Saturday, July 15, 2006

Ken R. Goldstein on the Minimum Wage versus the EITC

Ken R. Goldstein writes:
"[David Prenatt has] good points if the only purpose behind a raise in the minimum wage is to 'help the working poor.' I think that is a part of it, but to me it is mainly a simple matter of fairness. The minimum wage has not kept pace with inflation - indeed, it hasn't even been raised one cent since 1997 - meaning that minimum wage workers are loosing pace with the economy each year that the minimum wage remains stagnant."
There are several flaws in Ken's argument, the first being the apparent assumption that the people who were earning minimum wage in 1997 are still earning minimum wage. Job market statistics tell a very different tale. To wit, very few people work for minimum wage for very long. Rather, as soon as a minimum wage earner gets some marketable skills, he or she becomes a valued employee, and his or her employer will usually raise said earner's hourly wages well above the minimum wage rather than go through the hassle of losing said employee and having to hire and train a new employee.

As I pointed out in a previous blog post, there are some 520,000 people who are, in fact, working for minimum wage, as well as some 1.5 million people who are working for *LESS* than minimum wage, not to mention an unknown number of people who are working for free as volunteers and interns. Very few of these people will be earning at or below minimum wage for very long, but a small handful of minimum wage earners are people who have no marketable skills and lack the wherewithal to obtain marketable skills. If the minimum wage is increased, these people stand a pretty good chance of losing their jobs and being replaced by better educated, more skilled workers. This is exactly what happened when the first minimum wage law was passed in 1933, and some 500,000 African Americans lost their jobs, subsequently being replaced by better educated, more skilled White Americans. [Citation.]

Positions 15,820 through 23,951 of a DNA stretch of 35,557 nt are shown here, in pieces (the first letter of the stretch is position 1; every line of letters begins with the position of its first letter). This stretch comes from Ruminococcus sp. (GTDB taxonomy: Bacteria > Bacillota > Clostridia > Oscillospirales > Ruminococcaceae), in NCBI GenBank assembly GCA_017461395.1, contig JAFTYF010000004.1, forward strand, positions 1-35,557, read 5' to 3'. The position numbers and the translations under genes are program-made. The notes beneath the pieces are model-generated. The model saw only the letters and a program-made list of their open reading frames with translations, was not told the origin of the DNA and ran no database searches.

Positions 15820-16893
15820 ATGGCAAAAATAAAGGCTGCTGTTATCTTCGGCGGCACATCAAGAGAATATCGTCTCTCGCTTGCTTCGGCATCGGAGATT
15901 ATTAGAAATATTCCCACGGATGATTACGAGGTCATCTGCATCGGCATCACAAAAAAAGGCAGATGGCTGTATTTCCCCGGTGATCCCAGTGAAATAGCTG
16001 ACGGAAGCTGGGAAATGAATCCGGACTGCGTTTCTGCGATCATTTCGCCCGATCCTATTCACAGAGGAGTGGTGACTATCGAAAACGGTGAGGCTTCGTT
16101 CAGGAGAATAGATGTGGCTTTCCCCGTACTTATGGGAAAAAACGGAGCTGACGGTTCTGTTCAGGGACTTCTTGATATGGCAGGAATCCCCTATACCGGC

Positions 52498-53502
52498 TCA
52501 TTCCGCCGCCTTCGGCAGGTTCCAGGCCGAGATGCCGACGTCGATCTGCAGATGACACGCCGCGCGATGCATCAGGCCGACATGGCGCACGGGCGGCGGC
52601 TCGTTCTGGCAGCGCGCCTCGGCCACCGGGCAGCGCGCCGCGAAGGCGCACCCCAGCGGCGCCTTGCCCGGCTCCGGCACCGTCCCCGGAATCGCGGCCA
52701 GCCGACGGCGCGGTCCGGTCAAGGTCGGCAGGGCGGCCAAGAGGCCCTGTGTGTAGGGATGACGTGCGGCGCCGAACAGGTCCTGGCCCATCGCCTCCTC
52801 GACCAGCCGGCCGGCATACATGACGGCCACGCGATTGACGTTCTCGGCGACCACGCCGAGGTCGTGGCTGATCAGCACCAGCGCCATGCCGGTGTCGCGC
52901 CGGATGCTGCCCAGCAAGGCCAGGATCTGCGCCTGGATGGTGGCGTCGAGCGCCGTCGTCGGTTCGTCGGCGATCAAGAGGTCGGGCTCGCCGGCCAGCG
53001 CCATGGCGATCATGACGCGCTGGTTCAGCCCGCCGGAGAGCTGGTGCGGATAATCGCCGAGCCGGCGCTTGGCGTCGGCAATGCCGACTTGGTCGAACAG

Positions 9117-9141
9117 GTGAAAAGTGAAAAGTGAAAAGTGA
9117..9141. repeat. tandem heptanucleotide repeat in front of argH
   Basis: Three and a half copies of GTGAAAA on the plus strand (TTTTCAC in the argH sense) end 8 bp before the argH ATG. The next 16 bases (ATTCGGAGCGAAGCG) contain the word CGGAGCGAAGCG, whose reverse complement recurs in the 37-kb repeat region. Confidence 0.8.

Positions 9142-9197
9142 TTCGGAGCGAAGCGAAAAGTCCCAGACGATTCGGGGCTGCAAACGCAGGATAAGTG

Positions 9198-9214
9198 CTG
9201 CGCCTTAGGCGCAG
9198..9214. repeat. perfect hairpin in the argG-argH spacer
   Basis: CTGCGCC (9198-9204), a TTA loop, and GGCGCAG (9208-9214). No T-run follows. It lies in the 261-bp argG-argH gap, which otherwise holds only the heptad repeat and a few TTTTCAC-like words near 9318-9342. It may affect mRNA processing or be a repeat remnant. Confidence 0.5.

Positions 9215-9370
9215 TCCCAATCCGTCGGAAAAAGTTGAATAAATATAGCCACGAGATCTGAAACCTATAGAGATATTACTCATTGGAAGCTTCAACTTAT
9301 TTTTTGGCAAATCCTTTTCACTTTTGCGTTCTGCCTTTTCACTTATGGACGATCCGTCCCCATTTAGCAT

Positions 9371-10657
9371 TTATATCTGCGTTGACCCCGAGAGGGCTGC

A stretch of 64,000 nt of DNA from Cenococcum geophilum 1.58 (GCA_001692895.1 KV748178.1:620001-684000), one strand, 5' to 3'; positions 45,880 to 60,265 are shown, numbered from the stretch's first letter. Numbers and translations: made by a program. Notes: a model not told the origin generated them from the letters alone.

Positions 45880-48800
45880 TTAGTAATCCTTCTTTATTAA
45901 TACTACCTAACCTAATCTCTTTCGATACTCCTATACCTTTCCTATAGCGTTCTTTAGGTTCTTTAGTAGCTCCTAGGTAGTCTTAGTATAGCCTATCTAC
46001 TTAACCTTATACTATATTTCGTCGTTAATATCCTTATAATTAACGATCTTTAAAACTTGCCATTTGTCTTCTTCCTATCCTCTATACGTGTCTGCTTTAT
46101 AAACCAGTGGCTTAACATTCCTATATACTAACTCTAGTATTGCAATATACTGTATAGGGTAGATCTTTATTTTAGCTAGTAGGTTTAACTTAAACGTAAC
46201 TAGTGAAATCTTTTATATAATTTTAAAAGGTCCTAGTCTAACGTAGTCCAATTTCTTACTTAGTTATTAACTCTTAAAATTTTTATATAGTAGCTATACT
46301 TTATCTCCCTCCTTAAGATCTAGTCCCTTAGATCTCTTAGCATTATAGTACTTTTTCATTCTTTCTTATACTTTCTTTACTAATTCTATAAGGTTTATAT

Ken continues:
"As to whether or not the 'burden' of the minimum wage falling on a small group (their employers) is unfair, I ask, who better to pay the price than those who reap the economic benefit of their work?"
If only it were that simple. As I pointed out above, the people who are most likely to pay the price for an increase in the minimum wage are not employers, but the most uneducated, unskilled, and vulnerable members of the work force.

Ken continues:
"Why should this cost be born by all taxpayers (in the form of a tax credit) to the benefit of that small group of employers? The EITC doesn't just help low-income families; it is also a subsidy to those employers who do not pay a living wage."
This argument assumes that a significant number of people who receive the EITC are the same people who are making minimum wage, and that's not the case. Paradoxically, very few people who earn minimum wage qualify for the EITC, as very few of them live in poverty. As pointed out by a paper published by the Center on Budget and Policy priorities, single and stay-at-home mothers and their children are the primary beneficiaries of the EITC:
"[T]he EITC has substantial positive effects in inducing single parents to go to work. . . . [T]he proportion of single mothers who are in the labor force rose sharply between 1984 and 1996 and . . . the EITC expansions instituted during this period are responsible for more than half of this increase."
Moreover:
"[T]he EITC has been strongly praised by some conservatives for the support it provides to low-income working families with stay-at-home mothers."

1 Comments:

Anonymous Ken Goldstein said...

True, as written, you could assume that I believe that those who earned minimum wage in 1997 are still earning it today. To be more accurate, what I should have written is that the value of a minimum wage job (regardless of how many times it turns over to a new person) has decreased in relation to the rest of the economy due to inflation.

Minimum wage workers (as a group, not as individuals) are worse off now than in 1997 - the last year the minimum wage was increased. Hence, I favor a long overdue increase.

And - as you correctly point out - these are not necessarily the same people who benefit from the EITC. So - since we agree that they are different groups - why suggest (in a comment to my blog) that the EITC is a better option than an increase in the minimum wage?

My original post was only about the minimum wage - not the EITC. You made the connection, not I.

To be clear, I favor each, the EITC and an increased minimum wage, but for different reasons. I never connected the two until you asked me to compare them. And I, like a fool, bit your bait.

Not that I don't feel honored to be the subject of your posting.

5:42 PM, July 15, 2006  

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